I have trouble understanding calculation sequences for RPY-transformation and Euler-transformation.
Let's assume that there are 3 (rotation/translation) instructions.
I will notate transformation matrix for instruction 1 as [1],
transformation matrix for instruction 2 as [2],
transformation matrix for instruction 3 as [3]

In this situation when using RPY-method, calculation order will be [3][2][1] -> [3][2 * 1] -> [3 * 2 * 1].
First multiply [2] and [1], and then multiply [3]. Right?

When using Euler-method, I am not sure what is correct order.

  1. [1][2][3] -> [1 * 2][3] -> [1 * 2 * 3]
    First multiply [1] and [2], and then multiply [3]
  2. [3][2][1] -> [3 * 2][1] -> [3 * 2 * 1]
    First multiply [3] and [2], and then multiply [1]

What is correct sequence when calculation Euler-method? Is it 1) or 2) ?
Also I think the resulting 4x4 matrix should be same whether I use RPY or Euler transformation. Is it correct?


I would like to add to your answer a simple concept i used to understand rotation matrices. So, first you rotate the x- axis. No problem here.R=[x]

Second, you rotate the already rotated axes(that was rotated around x) around z. Hence you pre-multiply first matrix by second matrix as it is now changing the previous rotation. Post multiplying here would mean that the frame was rotated around x now affected the rotation around z which is not true. Hence pre-multiplication. Rot. matrix becomes R'=[z][x].

Now, third you rotate already rotated axes (that was rotated first around x and then around z) around y. As your rotation around y affects the previously rotates axes, so you pre-multiply them with y- rotation matrix. Post multiplying would mean that rotation around x and z affects the rotation around y which is not true as frames were rotated around y in the end (not first). New matrix R"=[y][z][x]. So any new rotation around reference frames affects all rotations done before so should be placed first. The first rotated matrix doesn't affect anyone but themselves should be placed last.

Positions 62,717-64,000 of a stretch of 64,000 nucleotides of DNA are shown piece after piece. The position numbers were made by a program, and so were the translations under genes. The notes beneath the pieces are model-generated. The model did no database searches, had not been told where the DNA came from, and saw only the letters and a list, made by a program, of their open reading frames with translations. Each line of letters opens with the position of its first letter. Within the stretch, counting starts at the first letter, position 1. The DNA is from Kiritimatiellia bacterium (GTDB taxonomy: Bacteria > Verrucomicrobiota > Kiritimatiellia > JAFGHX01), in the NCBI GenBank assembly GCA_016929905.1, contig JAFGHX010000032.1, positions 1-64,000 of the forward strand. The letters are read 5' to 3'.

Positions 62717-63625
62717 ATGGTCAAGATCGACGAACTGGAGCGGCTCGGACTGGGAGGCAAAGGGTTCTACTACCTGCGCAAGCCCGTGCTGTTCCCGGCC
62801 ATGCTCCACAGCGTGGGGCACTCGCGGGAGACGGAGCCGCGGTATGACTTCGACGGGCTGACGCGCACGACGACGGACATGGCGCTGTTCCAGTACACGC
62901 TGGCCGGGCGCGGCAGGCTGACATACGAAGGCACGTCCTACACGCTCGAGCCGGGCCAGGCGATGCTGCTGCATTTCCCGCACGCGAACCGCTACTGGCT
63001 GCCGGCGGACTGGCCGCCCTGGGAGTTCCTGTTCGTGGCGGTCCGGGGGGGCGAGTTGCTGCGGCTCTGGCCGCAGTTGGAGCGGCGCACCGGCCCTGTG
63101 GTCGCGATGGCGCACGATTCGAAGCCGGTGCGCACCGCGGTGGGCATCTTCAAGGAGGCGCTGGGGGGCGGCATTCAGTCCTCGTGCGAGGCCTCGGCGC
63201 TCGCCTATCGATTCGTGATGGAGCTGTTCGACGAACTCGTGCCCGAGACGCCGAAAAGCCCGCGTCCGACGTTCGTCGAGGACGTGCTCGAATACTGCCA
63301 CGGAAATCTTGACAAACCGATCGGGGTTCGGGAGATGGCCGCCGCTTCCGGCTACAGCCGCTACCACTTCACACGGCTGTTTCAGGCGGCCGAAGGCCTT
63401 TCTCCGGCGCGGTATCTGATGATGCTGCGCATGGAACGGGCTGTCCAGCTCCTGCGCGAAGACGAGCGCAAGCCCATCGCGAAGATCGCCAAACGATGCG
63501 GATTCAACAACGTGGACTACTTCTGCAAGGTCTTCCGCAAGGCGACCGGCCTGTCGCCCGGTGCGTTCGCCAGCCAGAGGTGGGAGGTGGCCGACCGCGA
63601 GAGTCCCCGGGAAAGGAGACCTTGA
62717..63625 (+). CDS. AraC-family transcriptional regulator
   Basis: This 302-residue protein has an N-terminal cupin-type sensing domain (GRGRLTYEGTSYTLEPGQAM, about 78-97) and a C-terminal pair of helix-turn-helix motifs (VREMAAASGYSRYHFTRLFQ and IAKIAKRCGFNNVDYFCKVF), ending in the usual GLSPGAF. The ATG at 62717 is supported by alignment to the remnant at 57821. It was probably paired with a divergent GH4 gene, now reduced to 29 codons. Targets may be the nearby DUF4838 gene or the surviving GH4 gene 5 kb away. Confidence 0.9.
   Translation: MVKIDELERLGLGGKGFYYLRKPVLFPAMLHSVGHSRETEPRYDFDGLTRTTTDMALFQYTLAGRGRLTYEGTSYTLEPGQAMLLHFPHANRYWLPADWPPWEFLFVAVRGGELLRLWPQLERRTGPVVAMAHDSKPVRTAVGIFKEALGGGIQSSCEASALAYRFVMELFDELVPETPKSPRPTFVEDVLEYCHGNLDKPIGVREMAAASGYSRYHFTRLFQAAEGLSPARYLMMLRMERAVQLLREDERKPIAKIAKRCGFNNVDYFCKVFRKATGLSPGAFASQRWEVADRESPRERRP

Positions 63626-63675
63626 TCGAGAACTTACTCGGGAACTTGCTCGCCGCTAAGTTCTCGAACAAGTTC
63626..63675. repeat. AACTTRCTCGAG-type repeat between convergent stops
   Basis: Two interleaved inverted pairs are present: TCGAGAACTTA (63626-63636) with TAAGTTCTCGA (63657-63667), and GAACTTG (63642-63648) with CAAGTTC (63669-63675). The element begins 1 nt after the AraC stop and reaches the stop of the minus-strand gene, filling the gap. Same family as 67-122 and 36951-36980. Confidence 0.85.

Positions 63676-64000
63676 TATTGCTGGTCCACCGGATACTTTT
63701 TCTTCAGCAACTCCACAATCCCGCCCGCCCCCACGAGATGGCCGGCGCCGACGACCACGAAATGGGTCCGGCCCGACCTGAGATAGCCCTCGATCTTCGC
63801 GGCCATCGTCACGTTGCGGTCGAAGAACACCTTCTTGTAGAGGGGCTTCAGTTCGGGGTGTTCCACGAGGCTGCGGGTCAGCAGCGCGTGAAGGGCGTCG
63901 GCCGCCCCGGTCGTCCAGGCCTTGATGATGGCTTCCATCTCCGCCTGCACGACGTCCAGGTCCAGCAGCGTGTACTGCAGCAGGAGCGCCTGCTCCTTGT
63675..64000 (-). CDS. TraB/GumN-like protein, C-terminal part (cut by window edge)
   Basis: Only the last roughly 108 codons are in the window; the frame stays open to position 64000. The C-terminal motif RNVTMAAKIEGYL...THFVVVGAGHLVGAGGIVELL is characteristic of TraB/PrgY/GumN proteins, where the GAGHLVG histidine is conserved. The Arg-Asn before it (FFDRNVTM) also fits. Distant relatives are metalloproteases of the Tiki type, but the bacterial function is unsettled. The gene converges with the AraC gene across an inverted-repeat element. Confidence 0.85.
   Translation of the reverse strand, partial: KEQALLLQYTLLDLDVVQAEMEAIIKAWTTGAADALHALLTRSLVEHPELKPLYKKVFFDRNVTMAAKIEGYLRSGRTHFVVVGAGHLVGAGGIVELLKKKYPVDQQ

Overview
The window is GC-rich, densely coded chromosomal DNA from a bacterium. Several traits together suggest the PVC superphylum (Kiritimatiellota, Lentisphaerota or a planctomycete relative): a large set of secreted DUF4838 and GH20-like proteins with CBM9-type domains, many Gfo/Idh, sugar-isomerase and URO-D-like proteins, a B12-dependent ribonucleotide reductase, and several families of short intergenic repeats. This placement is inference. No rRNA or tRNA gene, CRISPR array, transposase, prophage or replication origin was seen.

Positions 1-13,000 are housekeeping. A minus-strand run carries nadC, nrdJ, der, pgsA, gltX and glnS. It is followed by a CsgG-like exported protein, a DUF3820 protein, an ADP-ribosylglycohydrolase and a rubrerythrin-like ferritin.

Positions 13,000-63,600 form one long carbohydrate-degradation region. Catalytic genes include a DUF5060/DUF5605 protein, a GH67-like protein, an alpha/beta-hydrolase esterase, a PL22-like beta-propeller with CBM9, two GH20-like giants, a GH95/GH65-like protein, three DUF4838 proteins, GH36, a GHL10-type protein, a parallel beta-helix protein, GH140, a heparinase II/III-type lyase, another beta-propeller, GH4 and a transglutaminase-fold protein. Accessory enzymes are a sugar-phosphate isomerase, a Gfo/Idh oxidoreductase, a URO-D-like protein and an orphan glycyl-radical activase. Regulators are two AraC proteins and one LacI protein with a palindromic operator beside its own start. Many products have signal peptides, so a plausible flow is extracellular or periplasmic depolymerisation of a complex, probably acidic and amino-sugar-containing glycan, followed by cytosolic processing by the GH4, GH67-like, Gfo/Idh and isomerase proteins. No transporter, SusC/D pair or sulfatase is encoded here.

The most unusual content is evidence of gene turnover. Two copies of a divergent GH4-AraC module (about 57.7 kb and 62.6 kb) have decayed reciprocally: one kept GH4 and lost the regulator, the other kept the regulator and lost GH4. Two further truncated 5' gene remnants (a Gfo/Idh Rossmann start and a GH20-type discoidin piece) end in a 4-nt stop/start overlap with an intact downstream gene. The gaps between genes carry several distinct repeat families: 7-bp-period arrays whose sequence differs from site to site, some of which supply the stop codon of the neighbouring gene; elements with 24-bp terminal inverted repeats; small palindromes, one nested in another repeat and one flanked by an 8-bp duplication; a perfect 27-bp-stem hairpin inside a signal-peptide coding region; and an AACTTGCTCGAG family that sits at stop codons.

I hope that makes sense.


I was quite confused but now got an answer by myself.
Let's assume 3 instructions like below.
#1 rotation about world x axis(reference frame)
#2 rotation about world z axis(reference frame)
#3 rotation about world y axis(reference frame)

When using RPY convention, you process in order of #1 -> #2 -> #3.
Then your matrix will be like [3][2][1]
because in absolute frame, we use pre-multiplication. So new matrix goes to the left side of an existing matrix.

On the other hand, when using Euler convention, you process in order of #3 -> #2 -> #1.
In this case, matrix will also be like [3][2][1]
because in relative frame, we use post-multiplication. So new matrix goes to the right side of an existing matrix.


There is no definitive or concrete definition for what "Euler angles" means. It really varies by field / time period / convention. What's concrete is there are 6 distinct orderings of rotating around three different axes. See https://en.wikipedia.org/wiki/Euler_angles.

Note that rotating intrinsically (angle w.r.t the up-till-now transformed axes) around X, then Y, then Z is the same as rotating extrinsically (angle w.r.t. original axes) around Z, then Y, then X.

Note that what's listed as "Euler angles" in the wikipedia page are actually rotations around axes in the format ABA and "Tait-Bryan angles" are in the "more commonly used" (IMO) format of ABC (three distinct axes).


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